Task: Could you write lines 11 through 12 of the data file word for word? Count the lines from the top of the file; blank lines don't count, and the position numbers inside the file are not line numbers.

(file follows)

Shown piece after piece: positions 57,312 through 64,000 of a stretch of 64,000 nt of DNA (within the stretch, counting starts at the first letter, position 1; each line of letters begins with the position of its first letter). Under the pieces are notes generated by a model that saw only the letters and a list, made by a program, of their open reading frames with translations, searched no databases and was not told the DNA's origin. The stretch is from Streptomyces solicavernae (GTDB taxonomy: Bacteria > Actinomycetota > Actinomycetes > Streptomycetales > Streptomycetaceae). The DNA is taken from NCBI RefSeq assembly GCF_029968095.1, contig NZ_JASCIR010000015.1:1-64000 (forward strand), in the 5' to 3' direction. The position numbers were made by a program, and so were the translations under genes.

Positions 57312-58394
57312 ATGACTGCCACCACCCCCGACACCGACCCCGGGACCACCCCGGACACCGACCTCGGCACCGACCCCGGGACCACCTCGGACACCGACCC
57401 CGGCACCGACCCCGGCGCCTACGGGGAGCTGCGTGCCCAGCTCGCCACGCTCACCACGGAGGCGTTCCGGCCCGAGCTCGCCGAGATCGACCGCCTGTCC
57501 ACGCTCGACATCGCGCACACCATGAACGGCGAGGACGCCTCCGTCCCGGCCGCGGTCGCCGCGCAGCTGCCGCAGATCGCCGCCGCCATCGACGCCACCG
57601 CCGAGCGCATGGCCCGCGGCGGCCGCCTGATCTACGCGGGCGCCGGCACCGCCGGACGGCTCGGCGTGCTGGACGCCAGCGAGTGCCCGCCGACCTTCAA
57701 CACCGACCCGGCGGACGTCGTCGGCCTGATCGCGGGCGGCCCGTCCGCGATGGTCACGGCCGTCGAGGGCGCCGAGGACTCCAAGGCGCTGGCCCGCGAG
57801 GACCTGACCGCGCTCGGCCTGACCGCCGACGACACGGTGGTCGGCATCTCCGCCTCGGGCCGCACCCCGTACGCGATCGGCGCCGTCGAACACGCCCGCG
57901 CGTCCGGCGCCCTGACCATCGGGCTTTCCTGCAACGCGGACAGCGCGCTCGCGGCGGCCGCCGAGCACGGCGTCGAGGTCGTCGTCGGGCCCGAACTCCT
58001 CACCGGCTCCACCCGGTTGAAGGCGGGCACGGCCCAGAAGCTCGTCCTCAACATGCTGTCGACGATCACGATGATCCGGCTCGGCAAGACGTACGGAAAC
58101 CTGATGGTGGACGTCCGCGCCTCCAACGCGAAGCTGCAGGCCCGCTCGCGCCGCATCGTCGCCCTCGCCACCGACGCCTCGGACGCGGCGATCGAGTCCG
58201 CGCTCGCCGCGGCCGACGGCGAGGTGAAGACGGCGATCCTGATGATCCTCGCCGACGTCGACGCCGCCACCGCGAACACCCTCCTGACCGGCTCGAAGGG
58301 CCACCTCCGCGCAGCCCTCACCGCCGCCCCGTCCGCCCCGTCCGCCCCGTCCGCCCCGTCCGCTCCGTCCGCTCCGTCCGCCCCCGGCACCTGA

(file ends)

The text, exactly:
58101 CTGATGGTGGACGTCCGCGCCTCCAACGCGAAGCTGCAGGCCCGCTCGCGCCGCATCGTCGCCCTCGCCACCGACGCCTCGGACGCGGCGATCGAGTCCG
58201 CGCTCGCCGCGGCCGACGGCGAGGTGAAGACGGCGATCCTGATGATCCTCGCCGACGTCGACGCCGCCACCGCGAACACCCTCCTGACCGGCTCGAAGGG